The story of the diamond begins in India, rich in deposits around the rivers Krishna, Godavari and Penna. Generally diamonds were used in religious symbols, and have for many centuries been considered precious. Buddhist writings of the 4th century BC, defined the diamond as a precious stone. Other writings in India mentioned the capacity of the diamond to scratch metal, and referred to its brilliance and its capacity to reflect light.
The first references to the use of the diamond in Ancient Rome come from India. The Romans used it as an instrument of incision because of its hardness. In China diamonds were mentioned as a talisman with the power to drive away evil. The extraction of diamonds up to the 18th century was in river deposits, above all in India , and later the first diamonds were found in Brazil, and elsewhere in South America. Only later, in 1867, were the first diamonds discovered in South Africa.
The discovery of diamonds in South Africa was linked to the paths of exhausted volcanos. They were found in Kimberley, which gave its name to the rock from which diamonds are extracted, namely kimberlite. After this discovery South Africa became an important centre for the extraction of diamonds, and at the global level, substituted for India which had exhausted its own centres of extraction.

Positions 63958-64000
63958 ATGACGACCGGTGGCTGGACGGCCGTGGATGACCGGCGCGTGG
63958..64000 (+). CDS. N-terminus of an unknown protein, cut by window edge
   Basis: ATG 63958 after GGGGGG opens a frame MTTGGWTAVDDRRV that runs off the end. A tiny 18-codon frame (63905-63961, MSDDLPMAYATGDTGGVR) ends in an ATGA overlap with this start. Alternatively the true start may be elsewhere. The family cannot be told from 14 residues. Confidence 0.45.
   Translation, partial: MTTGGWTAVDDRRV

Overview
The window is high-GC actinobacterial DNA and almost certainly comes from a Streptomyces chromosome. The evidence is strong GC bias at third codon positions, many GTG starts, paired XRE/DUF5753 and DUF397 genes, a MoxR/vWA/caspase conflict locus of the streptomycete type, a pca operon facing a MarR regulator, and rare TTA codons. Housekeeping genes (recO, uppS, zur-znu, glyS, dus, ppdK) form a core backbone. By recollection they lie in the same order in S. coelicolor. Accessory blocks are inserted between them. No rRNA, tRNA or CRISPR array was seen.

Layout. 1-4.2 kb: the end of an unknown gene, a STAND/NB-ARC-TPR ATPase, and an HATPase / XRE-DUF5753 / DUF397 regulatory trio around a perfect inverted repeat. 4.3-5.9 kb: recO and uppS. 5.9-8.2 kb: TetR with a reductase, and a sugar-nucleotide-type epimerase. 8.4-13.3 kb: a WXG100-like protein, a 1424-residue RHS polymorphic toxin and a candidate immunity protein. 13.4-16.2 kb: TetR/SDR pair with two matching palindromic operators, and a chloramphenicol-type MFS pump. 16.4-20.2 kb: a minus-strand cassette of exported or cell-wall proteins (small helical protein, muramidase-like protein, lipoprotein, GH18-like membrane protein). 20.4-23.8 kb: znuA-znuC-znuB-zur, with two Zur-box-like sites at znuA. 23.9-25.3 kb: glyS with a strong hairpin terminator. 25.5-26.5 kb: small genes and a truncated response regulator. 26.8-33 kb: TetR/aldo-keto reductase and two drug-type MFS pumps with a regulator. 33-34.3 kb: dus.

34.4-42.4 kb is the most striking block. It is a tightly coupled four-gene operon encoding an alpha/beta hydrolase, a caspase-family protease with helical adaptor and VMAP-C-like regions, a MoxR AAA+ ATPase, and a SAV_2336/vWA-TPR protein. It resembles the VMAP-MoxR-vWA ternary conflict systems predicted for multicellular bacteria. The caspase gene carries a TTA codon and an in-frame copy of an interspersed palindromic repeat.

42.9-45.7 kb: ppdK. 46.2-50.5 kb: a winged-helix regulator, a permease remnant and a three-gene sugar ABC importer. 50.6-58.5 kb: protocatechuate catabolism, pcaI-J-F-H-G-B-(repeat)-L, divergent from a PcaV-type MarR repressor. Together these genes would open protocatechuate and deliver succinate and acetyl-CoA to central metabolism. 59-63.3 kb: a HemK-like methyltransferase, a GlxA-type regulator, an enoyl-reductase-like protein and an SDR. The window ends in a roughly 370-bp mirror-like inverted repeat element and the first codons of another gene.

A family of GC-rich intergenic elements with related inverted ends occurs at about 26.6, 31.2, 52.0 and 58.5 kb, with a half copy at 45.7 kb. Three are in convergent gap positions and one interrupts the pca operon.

Diamonds gained more prominence in the 19th century, which coincided with improvements in gem cutting techniques. Only in 1813, thanks to an experiment by Humphry Davy, who focused with a lens beams of sunlight on a rough diamond triggering combustion, was it possible to see the chemical composition of the carbon. This discovery contributed to increase the fame of the diamond and its peculiar characteristics. Carbon at extraordinarily high pressures many millions of years ago, had created the hardest stone that had ever existed in nature.